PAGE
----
Speaking of racists, John McCain was out campaigning for George Allen, because if you’re trying to pretend that “Makaka” isn’t a racial epithet, the person you really want standing next to you is the guy who said (when running for president in 2000), “I hated the gooks. I will hate them as long as I live.”

Salon investigates voter security/suppression efforts. A must-read. It could almost make you support Norm Ornstein’s proposal for mandatory voting, providing the fine for a vote not being cast is matched by one for a vote not being counted. This is one of those areas where the left (or even the Dems) have been afraid of sounding like conspiracy theorists, allowing the R’s to, well, conspire. I mean, do you check your supermarket receipts for errors? Your first thought is that the people who work there are idiots and errors happen, but 90% or more of those errors invariably favor the store. By the way, anyone who has to wait on line at the DMV four times like that woman in Indiana in order to register, should get four votes at the next election – it’s only fair.

After Bush toured the Harley plant (“I’m impressed by the fact that they're impressed by the product they make”), Bush gave a speech at a fundraiser for Lynn Swann. His reiterated phrases and stories are not getting less irritating with familiarity, like the things “I happen to believe/disagree.”
They want us to cut and run. And there’s some good people in our country who believe we should cut and run. They’re not bad people when they say that, they’re decent people. I just happen to believe they’re wrong.
Why is that phrasing so much more obnoxious than “I believe they’re wrong” or “They’re wrong”?

Here’s Bush making yet another claim he can’t prove, while pretending that he’s not making it:
I know it’s hard for Americans to believe this, but the enemy that attacked us before has got people that want to act like them, are maybe taking instruction from -- I can’t tell you whether this plot we disrupted was al Qaeda. I’m not going to say that unless I’m certain it was.
Oh, he almost let it slip, and then stopped himself in the nick of time! This is a technique he perfected when tattling on Jeb to his mother when he was 6.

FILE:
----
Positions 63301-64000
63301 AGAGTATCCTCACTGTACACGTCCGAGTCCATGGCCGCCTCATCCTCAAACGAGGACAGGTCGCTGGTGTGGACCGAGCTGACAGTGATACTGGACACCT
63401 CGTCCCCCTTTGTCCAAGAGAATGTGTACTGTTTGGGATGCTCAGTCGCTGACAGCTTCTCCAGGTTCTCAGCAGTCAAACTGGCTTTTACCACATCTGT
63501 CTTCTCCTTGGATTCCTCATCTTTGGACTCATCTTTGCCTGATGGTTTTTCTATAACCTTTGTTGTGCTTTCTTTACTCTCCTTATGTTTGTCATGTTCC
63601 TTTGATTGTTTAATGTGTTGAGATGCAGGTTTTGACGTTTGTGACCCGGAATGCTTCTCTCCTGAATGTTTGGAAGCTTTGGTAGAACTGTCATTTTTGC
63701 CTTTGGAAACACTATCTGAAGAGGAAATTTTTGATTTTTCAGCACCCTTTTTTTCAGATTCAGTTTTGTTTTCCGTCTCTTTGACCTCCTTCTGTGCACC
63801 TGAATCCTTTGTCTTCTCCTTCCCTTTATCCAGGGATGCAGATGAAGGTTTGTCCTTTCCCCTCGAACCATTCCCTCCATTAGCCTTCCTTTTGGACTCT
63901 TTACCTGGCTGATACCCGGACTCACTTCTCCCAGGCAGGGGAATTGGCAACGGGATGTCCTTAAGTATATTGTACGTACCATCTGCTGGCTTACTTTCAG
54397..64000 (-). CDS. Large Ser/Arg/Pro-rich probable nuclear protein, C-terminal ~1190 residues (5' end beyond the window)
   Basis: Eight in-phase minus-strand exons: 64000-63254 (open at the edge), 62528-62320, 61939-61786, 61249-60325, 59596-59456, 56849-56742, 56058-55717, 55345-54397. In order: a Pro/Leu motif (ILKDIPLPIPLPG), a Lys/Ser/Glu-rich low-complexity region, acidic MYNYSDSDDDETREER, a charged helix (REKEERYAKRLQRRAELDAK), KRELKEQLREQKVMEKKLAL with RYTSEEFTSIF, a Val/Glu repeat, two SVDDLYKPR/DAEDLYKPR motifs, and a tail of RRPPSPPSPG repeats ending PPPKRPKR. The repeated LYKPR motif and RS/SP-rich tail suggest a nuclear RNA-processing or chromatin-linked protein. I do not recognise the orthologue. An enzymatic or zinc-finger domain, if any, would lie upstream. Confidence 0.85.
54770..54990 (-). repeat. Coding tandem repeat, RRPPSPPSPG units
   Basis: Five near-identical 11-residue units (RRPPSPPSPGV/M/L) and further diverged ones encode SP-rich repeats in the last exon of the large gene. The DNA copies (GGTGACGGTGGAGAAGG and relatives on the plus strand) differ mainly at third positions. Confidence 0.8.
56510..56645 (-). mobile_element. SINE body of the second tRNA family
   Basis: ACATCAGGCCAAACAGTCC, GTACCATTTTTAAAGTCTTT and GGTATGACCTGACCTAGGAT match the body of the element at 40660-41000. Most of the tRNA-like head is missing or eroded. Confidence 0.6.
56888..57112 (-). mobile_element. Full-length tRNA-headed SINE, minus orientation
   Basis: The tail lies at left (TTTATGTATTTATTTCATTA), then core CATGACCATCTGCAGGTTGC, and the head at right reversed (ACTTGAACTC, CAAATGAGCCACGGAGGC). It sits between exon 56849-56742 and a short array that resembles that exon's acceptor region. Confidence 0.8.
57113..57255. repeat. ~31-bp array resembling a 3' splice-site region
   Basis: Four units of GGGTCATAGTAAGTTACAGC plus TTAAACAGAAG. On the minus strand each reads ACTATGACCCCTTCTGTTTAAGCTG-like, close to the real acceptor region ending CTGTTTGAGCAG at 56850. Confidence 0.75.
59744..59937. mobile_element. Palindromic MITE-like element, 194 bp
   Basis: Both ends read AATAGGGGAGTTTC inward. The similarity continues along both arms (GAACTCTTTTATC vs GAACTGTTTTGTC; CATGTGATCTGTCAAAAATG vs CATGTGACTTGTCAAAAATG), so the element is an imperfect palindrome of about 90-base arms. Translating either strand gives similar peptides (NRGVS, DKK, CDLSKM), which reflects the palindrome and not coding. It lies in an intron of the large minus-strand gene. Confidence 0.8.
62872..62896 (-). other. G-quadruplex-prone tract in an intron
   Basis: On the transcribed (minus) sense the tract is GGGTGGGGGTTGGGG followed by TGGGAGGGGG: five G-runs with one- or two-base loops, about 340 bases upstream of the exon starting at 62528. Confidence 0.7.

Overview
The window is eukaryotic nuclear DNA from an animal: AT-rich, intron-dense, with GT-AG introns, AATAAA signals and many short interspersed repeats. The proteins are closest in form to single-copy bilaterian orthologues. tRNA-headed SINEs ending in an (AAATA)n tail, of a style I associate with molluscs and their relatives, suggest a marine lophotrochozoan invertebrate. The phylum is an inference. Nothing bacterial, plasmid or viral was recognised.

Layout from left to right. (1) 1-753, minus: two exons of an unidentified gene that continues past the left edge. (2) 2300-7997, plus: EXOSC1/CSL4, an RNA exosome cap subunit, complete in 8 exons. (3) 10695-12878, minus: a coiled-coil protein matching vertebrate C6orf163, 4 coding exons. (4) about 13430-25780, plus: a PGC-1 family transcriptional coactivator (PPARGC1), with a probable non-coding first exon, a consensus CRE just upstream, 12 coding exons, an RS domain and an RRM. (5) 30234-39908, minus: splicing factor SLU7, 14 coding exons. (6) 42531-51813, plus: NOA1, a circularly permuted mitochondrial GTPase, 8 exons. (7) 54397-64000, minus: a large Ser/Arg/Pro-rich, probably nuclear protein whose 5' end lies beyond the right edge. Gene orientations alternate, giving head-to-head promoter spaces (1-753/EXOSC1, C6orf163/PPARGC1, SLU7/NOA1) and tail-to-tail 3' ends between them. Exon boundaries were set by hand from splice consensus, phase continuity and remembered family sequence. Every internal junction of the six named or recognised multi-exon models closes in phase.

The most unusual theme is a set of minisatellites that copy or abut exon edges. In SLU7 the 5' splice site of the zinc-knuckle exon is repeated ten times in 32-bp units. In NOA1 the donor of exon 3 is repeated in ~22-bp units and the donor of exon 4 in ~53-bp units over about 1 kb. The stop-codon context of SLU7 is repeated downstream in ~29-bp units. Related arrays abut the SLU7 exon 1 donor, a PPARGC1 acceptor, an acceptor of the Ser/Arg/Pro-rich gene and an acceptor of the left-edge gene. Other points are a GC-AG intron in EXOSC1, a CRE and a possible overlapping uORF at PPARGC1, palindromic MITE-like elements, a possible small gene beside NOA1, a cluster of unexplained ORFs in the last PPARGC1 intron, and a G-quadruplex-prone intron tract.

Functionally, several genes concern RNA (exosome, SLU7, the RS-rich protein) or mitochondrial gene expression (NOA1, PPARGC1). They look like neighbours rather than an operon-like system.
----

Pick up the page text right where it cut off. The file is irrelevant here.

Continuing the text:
And, if you can stand it, another iteration of his sophisticated understanding of the problems of the Middle East:
Isn’t it interesting today that the most violent parts of the world are where young democracies are trying to take root? Isn’t it interesting that Hezbollah would attack Israel, a democracy in the heart of the Middle East, try to destabilize the Middle East so that Lebanon doesn’t get to be a strong democracy and starts to try to turn the world against Israel? Isn’t it interesting that the young democracy of Iraq is the place where the enemy is trying to stop the progress? That should tell the American people the following things: One, we face an enemy that has an ideology that can’t stand freedom; and secondly, as freedom progresses, it changes the world for the better. Otherwise, the enemy wouldn’t be trying to stop it.
Hezbollah was attacking Israel because Israel is a democracy and it hates democracy. Is there anyone else in the world who believes that? Also, who is “the enemy” in Iraq who is trying to stop the progress? Sunni insurgents, Shiite militias, Al Qaida, there are so many enemies I have no idea who he’s singling out.

I may get hysterical blindness if I have to read another Bush speech.

What’re you rebelling against, Chimpy?

Shrub went to the Harley-Davidson plant today, and they let him pretend to ride a motorcycle.